The Four P’s of Freelance Photography

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Photography has been around since 1839, more than one hundred and fifty years ago. Ever since, people have used cameras to photograph a variety of subjects and keep the photographs as a memento or even as evidence. Technology has advanced ever since the Kodak Company introduced the first consumer camera in the late 1800s. Nowadays even the most inexperienced photographer can take an incredible photo with the use of a digital camera. However, some people and firms have the need to hire a professional photographer to capture the memorable moments of a specific event, firm, product or incident.

The services that a photographer provides include, but are not limited to photographing weddings, birthday parties, company events, company products, company facilities, incriminating evidence, model portfolios, developing news around the community and so forth. A photographer can be hired on a one-time basis or to cover a recurring event. Every photographer must consider their marketing environment, and create a good marketing plan in order to have a successful business as a freelance photographer.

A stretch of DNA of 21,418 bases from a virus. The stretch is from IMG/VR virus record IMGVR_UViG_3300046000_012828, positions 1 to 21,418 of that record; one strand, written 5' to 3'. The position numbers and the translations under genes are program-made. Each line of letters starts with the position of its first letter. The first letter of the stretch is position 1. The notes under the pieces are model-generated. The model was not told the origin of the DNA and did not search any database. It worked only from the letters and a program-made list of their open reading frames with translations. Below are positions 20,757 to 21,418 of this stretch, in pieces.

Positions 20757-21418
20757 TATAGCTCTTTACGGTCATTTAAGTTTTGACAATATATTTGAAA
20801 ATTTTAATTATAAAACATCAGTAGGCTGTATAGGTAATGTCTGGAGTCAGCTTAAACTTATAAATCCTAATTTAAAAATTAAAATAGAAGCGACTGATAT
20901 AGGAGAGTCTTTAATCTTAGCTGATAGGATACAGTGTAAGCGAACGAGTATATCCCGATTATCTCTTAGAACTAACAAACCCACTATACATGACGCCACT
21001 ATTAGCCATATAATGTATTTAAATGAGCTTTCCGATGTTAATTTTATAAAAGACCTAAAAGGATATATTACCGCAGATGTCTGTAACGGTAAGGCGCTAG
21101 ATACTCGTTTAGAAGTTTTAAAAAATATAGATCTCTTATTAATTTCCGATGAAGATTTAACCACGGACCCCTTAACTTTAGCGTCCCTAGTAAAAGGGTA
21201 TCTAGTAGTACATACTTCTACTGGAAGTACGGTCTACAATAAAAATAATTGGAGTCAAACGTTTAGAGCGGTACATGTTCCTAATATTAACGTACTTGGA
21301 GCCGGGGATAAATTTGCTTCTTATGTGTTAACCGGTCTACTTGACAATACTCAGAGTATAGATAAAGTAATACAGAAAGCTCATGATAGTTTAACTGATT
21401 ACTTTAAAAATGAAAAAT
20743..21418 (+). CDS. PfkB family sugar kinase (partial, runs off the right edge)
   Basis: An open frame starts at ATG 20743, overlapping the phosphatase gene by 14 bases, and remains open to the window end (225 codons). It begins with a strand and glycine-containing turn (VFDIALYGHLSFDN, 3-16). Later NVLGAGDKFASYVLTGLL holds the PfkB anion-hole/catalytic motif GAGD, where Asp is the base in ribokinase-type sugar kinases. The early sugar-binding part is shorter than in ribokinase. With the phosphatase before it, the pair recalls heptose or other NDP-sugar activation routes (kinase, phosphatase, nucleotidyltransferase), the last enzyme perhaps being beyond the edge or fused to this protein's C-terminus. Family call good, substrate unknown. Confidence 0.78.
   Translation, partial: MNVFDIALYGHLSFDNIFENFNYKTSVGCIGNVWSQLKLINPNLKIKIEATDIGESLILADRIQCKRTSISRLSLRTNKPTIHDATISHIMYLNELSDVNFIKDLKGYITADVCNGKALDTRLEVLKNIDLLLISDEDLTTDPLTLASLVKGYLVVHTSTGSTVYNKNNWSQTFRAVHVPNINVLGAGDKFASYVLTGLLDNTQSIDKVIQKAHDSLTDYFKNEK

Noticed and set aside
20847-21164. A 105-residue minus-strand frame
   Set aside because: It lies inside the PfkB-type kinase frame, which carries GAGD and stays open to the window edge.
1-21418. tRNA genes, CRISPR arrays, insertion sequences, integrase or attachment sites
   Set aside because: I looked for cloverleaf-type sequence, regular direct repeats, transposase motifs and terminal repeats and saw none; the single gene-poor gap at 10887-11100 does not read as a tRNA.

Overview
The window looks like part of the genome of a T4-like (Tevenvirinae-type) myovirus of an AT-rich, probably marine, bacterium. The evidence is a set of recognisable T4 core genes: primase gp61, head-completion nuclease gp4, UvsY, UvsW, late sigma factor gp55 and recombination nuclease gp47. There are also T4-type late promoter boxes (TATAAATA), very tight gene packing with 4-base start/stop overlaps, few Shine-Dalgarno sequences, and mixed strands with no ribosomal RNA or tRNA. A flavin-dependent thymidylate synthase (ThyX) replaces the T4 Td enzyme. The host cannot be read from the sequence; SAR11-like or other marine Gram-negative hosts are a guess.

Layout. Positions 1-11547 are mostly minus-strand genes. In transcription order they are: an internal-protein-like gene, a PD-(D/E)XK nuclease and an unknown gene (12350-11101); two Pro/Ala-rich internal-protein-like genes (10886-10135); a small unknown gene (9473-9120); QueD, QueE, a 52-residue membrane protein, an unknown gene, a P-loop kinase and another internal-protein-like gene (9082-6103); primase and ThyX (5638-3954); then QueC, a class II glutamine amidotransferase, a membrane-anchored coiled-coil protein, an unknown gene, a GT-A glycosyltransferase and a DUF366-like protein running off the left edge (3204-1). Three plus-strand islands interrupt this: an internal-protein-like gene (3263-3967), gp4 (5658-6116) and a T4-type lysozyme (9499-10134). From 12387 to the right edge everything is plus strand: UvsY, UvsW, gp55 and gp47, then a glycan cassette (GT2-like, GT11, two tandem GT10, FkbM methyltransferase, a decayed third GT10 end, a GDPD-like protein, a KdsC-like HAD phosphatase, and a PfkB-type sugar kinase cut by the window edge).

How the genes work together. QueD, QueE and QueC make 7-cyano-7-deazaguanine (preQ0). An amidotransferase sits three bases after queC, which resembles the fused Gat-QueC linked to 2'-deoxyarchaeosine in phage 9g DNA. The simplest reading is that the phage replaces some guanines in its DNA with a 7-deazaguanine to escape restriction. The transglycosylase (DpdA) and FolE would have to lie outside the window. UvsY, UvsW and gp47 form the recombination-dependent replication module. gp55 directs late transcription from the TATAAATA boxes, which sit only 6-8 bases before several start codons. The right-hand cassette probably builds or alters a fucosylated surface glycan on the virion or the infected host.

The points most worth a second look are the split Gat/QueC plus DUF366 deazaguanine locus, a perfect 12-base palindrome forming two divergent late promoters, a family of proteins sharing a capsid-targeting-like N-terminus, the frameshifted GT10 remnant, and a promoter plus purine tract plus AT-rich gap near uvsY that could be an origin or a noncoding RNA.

Leica M4 with Summicron 50mm f/2 and gogles fo...

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Product and Services of a Freelance Photographer

Freelance photographers can offer their services as a product, but they can also offer the images themselves as an end product, which can be considered a consumer good. Photographers can sell their services for an hourly fee, meaning they can charge the customers a previously discussed amount of dollars for every hour that they provide photographic services. This can include the amount of time spent actually taking pictures at a particular event, but it can also include the amount of time spent digitally editing and enhancing the images once the event is over. Moreover, the photographer can charge a separate fee for the amount of photos – the product it self – that the customer wishes to receive, and he can charge different fees for the manner in which the customer whishes to receive the images, whether it is digitally or a printed copy of each individual image.